Not all resorts are the same. They’ll all have mountains, hotels, chalets, restaurants and other amenities, but they’ll each have them in a different style and ratio.
The skiing, too, will be geared toward different skill levels and tastes. Sometimes this is dictated by the terrain, and sometimes it is by design.
Most resorts try to offer something for everyone, but certain resorts are more tailored to specific levels than others.
This article should help you to choose a resort suitable for beginner skiing.
What to Look For
Ask yourself a few preliminary questions.
- Am I a total beginner, or am I getting more comfortable on skis?
- Do I want to push myself, or am I happy for a while where I am?
- What kind of off-slope activities interest me?
- Is my group all of about the same skill level, or more varied?
Once you know the answers to these questions, you can look through the materials on various resorts and make a short list of your favourites.
Green runs are probably the first thing you want to look for. Don’t stop there, but check them out first.
Runs that have a green rating are considered suitable for total beginners.
They’ll be gentle-sloping, clear of obstructions, wider and – at a well-designed resort – they won’t be crossed by runs frequented by faster-moving advanced skiers.
In most cases they will be located at the bottom of the slopes, near accommodations and amenities.
In short, they will be wide-open, trouble-free runs designed for learning and early practice.
Understand the Percentages
Just because a resort has a high percentage of green or blue runs, doesn’t mean it is best-suited for you.
Always compare the percentages to the total area on offer. Stats can be misleading, as we all know.
Compare 12% of green-rated runs at Avoriaz to 54% at Obergurgl. Sounds like Obergurgl has the most variety for you… but does it?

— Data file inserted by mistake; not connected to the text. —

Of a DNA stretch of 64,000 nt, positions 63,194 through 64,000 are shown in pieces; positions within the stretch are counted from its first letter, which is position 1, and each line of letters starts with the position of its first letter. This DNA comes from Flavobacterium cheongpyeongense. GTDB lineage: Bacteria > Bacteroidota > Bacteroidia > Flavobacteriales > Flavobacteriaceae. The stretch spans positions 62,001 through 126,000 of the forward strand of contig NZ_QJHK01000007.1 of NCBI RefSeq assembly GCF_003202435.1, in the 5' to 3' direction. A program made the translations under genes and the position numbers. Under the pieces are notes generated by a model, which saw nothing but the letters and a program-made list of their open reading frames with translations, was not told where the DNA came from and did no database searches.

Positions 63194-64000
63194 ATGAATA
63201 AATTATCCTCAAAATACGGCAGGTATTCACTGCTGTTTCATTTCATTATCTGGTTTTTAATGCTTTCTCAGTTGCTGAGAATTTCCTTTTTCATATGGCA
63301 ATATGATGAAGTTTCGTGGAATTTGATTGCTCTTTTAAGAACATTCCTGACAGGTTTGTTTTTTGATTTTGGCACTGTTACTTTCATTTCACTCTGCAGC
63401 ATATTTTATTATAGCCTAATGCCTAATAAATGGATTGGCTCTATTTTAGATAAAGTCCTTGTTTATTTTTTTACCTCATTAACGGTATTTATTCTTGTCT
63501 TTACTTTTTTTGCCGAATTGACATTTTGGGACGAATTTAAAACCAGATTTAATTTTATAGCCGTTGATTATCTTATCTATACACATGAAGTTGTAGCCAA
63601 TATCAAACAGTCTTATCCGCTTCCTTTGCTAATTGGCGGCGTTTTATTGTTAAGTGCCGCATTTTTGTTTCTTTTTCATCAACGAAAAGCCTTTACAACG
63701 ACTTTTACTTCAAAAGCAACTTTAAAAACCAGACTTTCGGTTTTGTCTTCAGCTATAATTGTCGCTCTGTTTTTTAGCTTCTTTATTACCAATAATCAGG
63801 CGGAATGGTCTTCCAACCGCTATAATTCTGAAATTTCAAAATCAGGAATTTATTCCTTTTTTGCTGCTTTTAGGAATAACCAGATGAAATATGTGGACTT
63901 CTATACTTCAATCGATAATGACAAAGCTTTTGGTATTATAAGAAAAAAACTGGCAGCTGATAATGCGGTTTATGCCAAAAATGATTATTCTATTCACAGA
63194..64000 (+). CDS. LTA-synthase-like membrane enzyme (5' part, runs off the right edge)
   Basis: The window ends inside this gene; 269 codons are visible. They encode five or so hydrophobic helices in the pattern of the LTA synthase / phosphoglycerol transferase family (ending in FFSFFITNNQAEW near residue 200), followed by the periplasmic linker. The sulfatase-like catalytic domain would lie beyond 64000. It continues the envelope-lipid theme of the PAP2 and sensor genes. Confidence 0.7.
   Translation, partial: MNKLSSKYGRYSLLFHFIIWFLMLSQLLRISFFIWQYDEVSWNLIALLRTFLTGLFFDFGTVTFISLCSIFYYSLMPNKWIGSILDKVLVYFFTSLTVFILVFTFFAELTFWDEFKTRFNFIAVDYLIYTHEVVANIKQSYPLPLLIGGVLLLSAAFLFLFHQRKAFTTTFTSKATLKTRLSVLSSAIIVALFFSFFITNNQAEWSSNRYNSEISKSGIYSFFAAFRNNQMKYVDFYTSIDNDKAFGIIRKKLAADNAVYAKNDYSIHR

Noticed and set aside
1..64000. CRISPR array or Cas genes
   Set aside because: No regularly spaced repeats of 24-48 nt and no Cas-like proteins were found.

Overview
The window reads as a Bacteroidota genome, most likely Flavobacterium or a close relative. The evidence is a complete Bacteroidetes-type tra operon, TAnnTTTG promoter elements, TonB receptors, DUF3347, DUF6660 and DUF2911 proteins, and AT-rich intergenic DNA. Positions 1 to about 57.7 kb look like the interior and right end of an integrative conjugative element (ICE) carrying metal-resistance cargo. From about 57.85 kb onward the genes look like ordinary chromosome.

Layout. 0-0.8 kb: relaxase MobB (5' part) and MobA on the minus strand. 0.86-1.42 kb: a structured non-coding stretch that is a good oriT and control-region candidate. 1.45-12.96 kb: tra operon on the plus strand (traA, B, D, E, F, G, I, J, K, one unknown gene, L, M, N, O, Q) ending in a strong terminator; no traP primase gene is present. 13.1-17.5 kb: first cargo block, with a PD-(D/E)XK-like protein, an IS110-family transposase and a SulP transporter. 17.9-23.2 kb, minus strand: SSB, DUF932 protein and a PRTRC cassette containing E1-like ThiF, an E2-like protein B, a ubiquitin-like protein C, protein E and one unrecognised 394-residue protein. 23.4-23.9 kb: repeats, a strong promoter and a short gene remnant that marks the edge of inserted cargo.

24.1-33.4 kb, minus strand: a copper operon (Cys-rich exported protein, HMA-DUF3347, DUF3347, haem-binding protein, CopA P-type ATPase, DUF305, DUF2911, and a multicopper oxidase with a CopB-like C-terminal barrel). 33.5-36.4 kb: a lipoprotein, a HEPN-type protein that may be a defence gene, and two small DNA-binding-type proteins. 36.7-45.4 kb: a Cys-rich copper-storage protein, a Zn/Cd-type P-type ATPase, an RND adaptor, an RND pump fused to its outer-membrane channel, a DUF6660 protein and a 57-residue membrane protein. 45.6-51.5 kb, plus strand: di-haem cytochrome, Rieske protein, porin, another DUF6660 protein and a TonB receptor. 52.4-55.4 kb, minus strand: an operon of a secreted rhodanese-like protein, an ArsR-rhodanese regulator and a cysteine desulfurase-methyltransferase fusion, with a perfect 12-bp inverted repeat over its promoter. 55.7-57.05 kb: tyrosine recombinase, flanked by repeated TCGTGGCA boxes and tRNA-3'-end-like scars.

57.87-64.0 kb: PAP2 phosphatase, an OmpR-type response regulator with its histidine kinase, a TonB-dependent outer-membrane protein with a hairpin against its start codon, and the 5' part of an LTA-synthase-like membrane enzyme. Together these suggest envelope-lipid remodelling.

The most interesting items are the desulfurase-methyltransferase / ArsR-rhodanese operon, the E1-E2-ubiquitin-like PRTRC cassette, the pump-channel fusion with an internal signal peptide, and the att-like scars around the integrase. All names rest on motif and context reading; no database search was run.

Avoriaz has 600km of pistes, compared to 112km at Obergurgl.
When that’s factored in, you’re better off at Avoraiz!
Don’t Forget the Blues
As a beginner, you might be intimidated by blue runs – but there’s a good chance you needn’t be.
If you are in good physical condition, have an aptitude for sports in general, or have been skiing a few times and are pretty comfortable on the green runs, then don’t overlook resorts with a wide offering of blue choices – even if they’re light on the green.
St Moritz, Wengen and Saas Fee in Switzerland, Solden and Kitzbühel in Austria, and Cervinia in Italy are all examples of resorts with no listed offering of green runs, but a solid percentage of blue choices available.
If you’re nearing that transition from green ability to blue, you might appreciate the challenge and the upward mobility.
Not everything shows up in the stats, either, so it’s a good idea to read reviews and articles (like this one), so you find out about other factors that might be of interest.
Les Deux Alpes, for example, is among the resorts listed as good for beginners – but it doesn’t top the list for the most green or even blue runs.
It is known as an ‘upside down’ resort. This isn’t an official term, but on first visit, one can easily see what people mean by it. Unlike most resorts, where the gentler slopes are lower down, and the steeper, more advanced slopes higher up, Les Deux Alpes is the opposite.
The gentle slopes are high up, often above the treeline, and then it dips down into steeper, more advanced runs into the valley.
What that means to the beginner is the rare treat of having a wide selection of runs with spectacular, high-mountain views. These panoramas are normally the sole domain of the expert.
If you simply look at the numbers, you’ll miss this kind of thing.
Activities for Down Time
It’s your holiday. You came to a ski resort. You came there to ski. You don’t want to spend any of your valuable time doing other things!
But you should.
Serre Chevalier has the Concept Loisirs amusement park, Solden has a leisure centre with tons of activities for children and adults alike, including all of the usual leisure centre offerings, plus bowling and more.
If you’re more of a hiking or sightseeing kind of person, Wengen, Obergurgl and Chamonix are excellent.
Narrowing Down the List
As you go through thereviews for each resort, make a note of the ones that have key things you like.
Make sure they don’t also have deal-breakers, like super-high prices or a lack of the kind of accommodation you’re looking for.
Once your list is generated, start comparing them, one against another. Keep the one you like best of the two and compare it to the next one.
Top Ten Ski Resorts for Beginners
Alpe d’Huez (France)
Saas Fee (Switzerland)
Val Thorens (France)
Les Deux Alpes (France)